Ideal Soil for Crassula arborescens (Silver Jade/ Silver Dollar Jade)

Due to fact that it’s a succulent you should use a well-draining soil which is porous as well. Normal soil tends to retain too much moisture.

You can buy succulent soil from most garden centres or just make your own by mixing normal potting soil, sand and perlite together.

  • 1 ½ bucket of soil
  • 1 bucket of sand
  • ½ bucket of perlite

This is the mixture I use to make my own succulent soil; it stops the soil from losing all the moisture whilst still allowing it to compact, keeping the roots in place.

Fertilising Your Plant

A Silver Jade (Silver Dollar Jade) Plant doesn’t need fertilising that often, every 2 months during spring and summer is fine. This is the plants growing season. In the winter months you don’t need to fertilise it as the plant goes dormant during this period.

When fertilising you should be using a well-balanced liquid fertiliser diluted with water.

Getting your plant to flower?

It’s no easy task getting your Crassula arborescens (Silver Jade/ Silver Dollar Jade) to flower while growing it indoors. The trick to getting it to flower is to make sure that the plant enters its resting period as it would outdoors over Winter. Place the plant in the coldest part of your home (but not freezing) where it will still get its minimum 4hrs light. 

Try and make sure that you give it complete darkness at night, stop giving it fertiliser and make sure the soil dries out before watering. 

The reason that these plants are so hard to flower when grown indoors is the fact that most homes are the same temperature all year round, this isn’t the plants natural conditions.

If you have been successful then your will be rewarded with White to Pink 5-petal flowers when it flowers.

Close up of a Jade Plant / Money Plant Flower Source

Crassula Ovata, Jade Plant / Money Plant Flowering Source

Repotting Crassula arborescens (Silver Jade/ Silver Dollar Jade)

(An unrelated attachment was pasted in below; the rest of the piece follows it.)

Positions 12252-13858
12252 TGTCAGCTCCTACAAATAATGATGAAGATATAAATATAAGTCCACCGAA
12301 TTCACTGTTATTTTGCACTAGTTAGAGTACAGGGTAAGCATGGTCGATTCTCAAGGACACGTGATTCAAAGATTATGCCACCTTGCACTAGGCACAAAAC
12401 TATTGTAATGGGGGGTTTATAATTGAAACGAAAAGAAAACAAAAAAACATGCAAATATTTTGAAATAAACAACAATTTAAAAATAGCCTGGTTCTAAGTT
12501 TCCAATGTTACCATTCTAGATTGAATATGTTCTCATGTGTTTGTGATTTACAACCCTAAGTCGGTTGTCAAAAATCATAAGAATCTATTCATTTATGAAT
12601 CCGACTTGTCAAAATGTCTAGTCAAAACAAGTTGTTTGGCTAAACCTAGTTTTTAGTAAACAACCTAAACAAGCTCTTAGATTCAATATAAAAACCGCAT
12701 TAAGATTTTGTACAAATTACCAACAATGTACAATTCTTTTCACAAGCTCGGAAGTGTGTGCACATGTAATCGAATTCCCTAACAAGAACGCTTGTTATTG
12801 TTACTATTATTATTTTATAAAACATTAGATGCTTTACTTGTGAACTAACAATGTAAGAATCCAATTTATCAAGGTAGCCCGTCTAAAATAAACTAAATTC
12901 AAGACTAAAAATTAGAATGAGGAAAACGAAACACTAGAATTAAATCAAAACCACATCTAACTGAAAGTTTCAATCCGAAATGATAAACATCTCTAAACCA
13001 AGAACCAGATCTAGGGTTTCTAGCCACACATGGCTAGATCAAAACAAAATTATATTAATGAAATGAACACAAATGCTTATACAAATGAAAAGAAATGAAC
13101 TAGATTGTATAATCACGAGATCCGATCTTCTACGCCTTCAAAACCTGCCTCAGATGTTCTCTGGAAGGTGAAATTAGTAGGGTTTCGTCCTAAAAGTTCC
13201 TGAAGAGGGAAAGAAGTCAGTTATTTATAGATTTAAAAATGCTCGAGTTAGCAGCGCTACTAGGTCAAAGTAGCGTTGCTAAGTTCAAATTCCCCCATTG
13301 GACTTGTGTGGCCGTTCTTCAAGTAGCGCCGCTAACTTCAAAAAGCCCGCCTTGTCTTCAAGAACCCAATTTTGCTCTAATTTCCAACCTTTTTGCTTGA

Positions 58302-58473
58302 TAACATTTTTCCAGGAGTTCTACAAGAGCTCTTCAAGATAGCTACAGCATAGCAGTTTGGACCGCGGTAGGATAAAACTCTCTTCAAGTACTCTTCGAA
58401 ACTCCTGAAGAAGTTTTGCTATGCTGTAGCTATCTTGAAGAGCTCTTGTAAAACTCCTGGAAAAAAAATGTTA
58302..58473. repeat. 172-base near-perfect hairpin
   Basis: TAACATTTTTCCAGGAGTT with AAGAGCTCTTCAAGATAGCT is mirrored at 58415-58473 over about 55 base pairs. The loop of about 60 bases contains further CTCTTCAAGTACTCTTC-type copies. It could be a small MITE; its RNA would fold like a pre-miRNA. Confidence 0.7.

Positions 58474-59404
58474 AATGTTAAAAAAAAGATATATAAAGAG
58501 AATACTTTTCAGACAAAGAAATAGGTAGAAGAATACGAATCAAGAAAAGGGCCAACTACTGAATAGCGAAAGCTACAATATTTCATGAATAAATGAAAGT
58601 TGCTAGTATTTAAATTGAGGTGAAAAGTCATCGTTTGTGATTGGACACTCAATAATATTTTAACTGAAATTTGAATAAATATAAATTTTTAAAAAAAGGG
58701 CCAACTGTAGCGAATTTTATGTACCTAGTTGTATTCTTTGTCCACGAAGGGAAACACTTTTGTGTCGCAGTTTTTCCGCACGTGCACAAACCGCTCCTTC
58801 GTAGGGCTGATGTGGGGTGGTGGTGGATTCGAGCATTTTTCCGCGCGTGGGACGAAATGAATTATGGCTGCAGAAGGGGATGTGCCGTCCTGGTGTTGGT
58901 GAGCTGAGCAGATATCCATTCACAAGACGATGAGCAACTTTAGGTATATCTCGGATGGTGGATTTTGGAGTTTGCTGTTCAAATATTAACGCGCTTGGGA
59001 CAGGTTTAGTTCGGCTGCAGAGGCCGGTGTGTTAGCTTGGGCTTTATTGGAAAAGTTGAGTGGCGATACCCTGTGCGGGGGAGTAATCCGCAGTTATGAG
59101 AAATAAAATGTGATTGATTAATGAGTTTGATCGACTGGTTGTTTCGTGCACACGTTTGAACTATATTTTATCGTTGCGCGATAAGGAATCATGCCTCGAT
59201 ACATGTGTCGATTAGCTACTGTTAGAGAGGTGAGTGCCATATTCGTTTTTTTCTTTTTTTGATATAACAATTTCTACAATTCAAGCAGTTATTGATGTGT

Several plants from the Crassula genus, like the jade plant, are happy to grow in the same pot and soil for years on end. You don’t need to keep re-potting them throughout the year, which can make it much easier to take care of them (especially when they get bigger and heavier).

You should re pot younger jade plants every 2-3 years to allow it grow stronger and fuller. For older jade plants, make sure you re pot every 4-5 years. When replanting, make sure you do it at the beginning of spring, right before the growing season starts.

Once you re-pot or replant your jade plant, wait at least a week to water it and a few weeks before you fertilise it as the roots need time to settle in.

How To Prune Your Plant

How to prune your plant, If you think that your plant requires pruning, you can prune it anytime of the year, however pruning is best done in Spring or Summer. If you have any dead or dying leaves, feel free to pick them off.

  • Look for the brown rings on the stem
  • Ensure that you use a clean, sharp pair of pruning shears
  • Be aware that 2 new steams will grow from the area that you have just pruned, this can lead you to having a bushier plant. If this is not what you want just prune the new growth.
  • When pruning, do not take more than 20 cuts.

How to Propagate Your Plant

Are you wondering how to propagate a jade plant? It’s a wonderful way to grow more beautiful jade plants in your home without having to purchase another plant. There are a few steps to follow in order to make sure your cuttings turn into a healthy new jade plant.

When trying to figure out how to plant jade cuttings, the first thing you need to remember is that it’s best until you have a well-grown jade plant before attempting to propagate it.

Here’s how to propagate a jade plant from either a Leaf Cutting or Stem Cuttings:

  1. Take a stem cutting (or remove a leaf) from a healthy jade plant. You want a stem that’s 2-3 inches long with at least two pairs of leaves on it. Once you have your stem cutting, place it in a warm area of your home for a few days. You will notice a callous forming on the cut area which helps encourage rooting (while preventing rot).
  2. Grab a container with succulent potting mix. Remember to use soil that isn’t completely wet, but just a bit moist.
  3. Next, take your stem cutting and stick it upright in the soil like a tree. You can use a few rocks or weights to keep it in place if it can’t stand on its own. If you have a leaf, simply lay it horizontally on top of the soil. Cover the cut end with a bit of soil.